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Search Results: 1 - 10 of 11671 matches for " genetic determinism "
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Velázquez Jordana,José Luis;
Praxis Filosófica , 2009,
Abstract: the discoveries that are linked with the project of the human genome, do not either decrease our sense of freedom or do they confirm that our condition of free beings is that of a fiction. what they really demand is a notion of moral liberty located in a natural world. the content of the exhibition is divided into two parts. in the first one, what is true and what is false in the relations between phenotype and genotype is examined. in the second part, following the modern tradition opened by dr hume and with the support and contributions made by mr e. tugendhat, it is held that the choices made by human beings can be identified with distinct empirical criteria of those characterizing the behavior of other animals, alien of giving them for this reason any responsibility at all.
Epigenetics and genetic determinism
Burbano, Hernán A.;
História, Ciências, Saúde-Manguinhos , 2006, DOI: 10.1590/S0104-59702006000400004
Abstract: this paper posits that the gene-centered viewpoint of the organism (gene-centrism) is not enough to explain biological complexity. organisms are not completely determined by their genomes; rather, living beings can be seen as interpreters or intentional systems. epigenetics is the framework that allows the avoidance of gene-centrism and permits the emergence of a more holistic standpoint where determination and novelty can coexist, as shown with examples taken from developmental biology and macromolecules folding. in summary, as p. medawar and j. medawar wrote: "genetics proposes; epigenetics disposes."
A síndrome de Down e sua patogênese: considera??es sobre o determinismo genético
Moreira, Lília MA;El-Hani, Charbel N;Gusm?o, Fábio AF;
Revista Brasileira de Psiquiatria , 2000, DOI: 10.1590/S1516-44462000000200011
Abstract: the analysis of causal factors for down syndrome and its pathogenesis allows, beyond the analysis itself, a review of the natural history of the syndrome and the effects of the trisomy of 21q22 chromosome band which has been considered critical for the development of the disorder. although there is always a chromosome imbalance in down syndrome patients, the relevance of the genetic determinism can be questioned since ds subject's cognitive potential can be better developed through theearly intervention of neuro-motor and psycho-educational programs.
Aging and Longevity: Why Knowing the Difference Is Important to Nutrition Research
Roger B. McDonald,Rodney C. Ruhe
Nutrients , 2011, DOI: 10.3390/nu3030274
Abstract: Life expectancies after the age of 70 and the number of individuals living with age-related chronic conditions that affect daily activities continue to increase. Age-specific nutritional recommendations may help to decrease the incidence or severity of age-related debilitating chronic disorders. However, research in this area has seen limited success in identifying nutrition-related mechanisms that underlie the functional loss and chronic conditions that occur as a function of time. We believe that the limited success in establishing age-specific nutrition recommendations for the older population reflects, at least in part, research designs that fail to consider the evolutionary and biological bases of aging and longevity. Longevity has evolved as a by-product of genes selected for their contribution in helping the organism survive to the age of reproduction. As such, the principle of genetic determinism provides an appropriate underlying theory for research designs evaluating nutritional factors involved with life span. Aging is not a product of evolution and reflects stochastic and/or random events that most likely begin during the early, reproductively-active years. The genetic determinism model by which young (normal, control) are compared to old (abnormal, experimental) groups will not be effective in identifying underlying mechanisms and nutritional factors that impact aging. The purpose of this commentary is to briefly discuss the difference between aging and longevity and why knowing the difference is important to nutrition research and to establishing the most precise nutritional recommendations possible for the older?population.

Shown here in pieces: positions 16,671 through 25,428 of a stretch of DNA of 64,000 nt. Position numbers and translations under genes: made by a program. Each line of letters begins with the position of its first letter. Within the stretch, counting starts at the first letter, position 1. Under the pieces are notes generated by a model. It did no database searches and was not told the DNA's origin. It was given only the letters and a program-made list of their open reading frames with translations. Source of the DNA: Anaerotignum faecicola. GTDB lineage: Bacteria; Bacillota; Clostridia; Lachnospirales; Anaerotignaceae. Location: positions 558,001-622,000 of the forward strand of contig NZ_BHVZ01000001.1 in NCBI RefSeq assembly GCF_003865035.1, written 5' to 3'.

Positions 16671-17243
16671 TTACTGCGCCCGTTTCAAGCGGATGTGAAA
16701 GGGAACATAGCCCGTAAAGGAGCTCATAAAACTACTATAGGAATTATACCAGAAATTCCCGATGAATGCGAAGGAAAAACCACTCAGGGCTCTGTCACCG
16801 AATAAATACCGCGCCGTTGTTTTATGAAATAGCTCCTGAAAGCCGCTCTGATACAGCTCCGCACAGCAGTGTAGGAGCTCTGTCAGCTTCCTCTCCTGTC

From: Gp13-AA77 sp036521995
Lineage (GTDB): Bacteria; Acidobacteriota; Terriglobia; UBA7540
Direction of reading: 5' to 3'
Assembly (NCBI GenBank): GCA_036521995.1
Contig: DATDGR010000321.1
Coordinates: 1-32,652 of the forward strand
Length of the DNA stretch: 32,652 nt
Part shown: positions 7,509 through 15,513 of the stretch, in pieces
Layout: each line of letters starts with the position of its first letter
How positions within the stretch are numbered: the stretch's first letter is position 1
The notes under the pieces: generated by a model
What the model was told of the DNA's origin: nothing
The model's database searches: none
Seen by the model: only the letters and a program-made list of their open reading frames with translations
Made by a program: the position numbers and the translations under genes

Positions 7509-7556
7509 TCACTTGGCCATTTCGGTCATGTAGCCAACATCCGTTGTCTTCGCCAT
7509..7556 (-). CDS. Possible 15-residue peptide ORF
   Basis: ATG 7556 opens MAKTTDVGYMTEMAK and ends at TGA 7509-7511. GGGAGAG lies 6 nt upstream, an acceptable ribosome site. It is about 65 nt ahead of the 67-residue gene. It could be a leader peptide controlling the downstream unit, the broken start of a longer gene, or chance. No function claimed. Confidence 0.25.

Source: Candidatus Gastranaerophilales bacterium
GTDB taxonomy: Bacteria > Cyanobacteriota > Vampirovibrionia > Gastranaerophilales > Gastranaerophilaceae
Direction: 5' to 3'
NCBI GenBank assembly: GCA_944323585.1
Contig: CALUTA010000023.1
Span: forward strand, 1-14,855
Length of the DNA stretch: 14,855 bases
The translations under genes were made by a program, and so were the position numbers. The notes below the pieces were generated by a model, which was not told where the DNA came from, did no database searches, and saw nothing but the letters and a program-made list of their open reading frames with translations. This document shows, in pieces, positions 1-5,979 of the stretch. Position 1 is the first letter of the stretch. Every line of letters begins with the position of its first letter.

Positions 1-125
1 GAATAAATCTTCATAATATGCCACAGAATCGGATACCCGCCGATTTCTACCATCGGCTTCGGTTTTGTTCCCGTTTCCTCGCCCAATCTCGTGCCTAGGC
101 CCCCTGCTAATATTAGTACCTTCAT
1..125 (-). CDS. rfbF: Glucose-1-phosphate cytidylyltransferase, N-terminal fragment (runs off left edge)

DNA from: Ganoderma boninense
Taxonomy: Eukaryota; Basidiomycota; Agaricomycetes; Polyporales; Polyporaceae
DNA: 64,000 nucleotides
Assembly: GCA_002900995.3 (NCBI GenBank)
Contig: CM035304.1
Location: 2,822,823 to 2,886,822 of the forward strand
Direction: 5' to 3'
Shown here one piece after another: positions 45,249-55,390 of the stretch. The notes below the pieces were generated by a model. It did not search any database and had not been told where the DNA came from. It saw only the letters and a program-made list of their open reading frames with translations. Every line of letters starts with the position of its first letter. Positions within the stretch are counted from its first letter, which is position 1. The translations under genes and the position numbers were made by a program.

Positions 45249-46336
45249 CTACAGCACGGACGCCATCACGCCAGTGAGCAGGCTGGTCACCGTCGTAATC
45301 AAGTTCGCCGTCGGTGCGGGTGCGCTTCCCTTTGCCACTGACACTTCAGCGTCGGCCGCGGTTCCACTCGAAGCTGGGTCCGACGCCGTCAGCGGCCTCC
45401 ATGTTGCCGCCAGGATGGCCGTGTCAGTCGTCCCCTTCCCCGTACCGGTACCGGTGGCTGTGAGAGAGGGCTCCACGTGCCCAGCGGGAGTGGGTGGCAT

A revolu??o da biotecnologia: quest?es da sociabilidade
Victorino, Valério Igor P;
Tempo Social , 2000, DOI: 10.1590/S0103-20702000000200010
Abstract: the author discusses a series of questions related to the speedy development of biotechnology and the paradigms on which they are based, such as genetic determinism. in this article, it is argued that the biological sciences feel so comfortable with regard to their latest developments, that they presuppose a large array of interpretative schemes for all fields of life, mainly the behavioural sciences and culture. the ambivalence of the question of genetics in the relationship between the social sciences and biology is discussed.
Determinism and free will in the age of genetics: Theoretical-legal concerns about predictive genetic tests
Salardi Silvia
Filozofija i Dru?tvo , 2012, DOI: 10.2298/fid1204057s
Abstract: The paper deals with the use of predictive genetic tests in medical research. I limit my discussion to those advances in genetics which try to overcome the limits represented by our genetic make-up, in particular by gene mutations that lead, or could lead, to the development of genetic diseases. Besides the ethical issues concerning the topic of the current discussion, the reader will also find an evaluation of the legal provisions elaborated at the different levels of the legal order (international, European, and national). The aim of this evaluation is to find out which model of Law is being adopted in bioethical issues like the one discussed in this paper. The paper underlines and argues how Law can contribute (and has already contributed at the different levels: International, European, and national) to value and to spread an ethics of responsibility.
The Mystery of Freedom and Neurolaw  [PDF]
Adrian Sgarbi
Beijing Law Review (BLR) , 2015, DOI: 10.4236/blr.2015.62014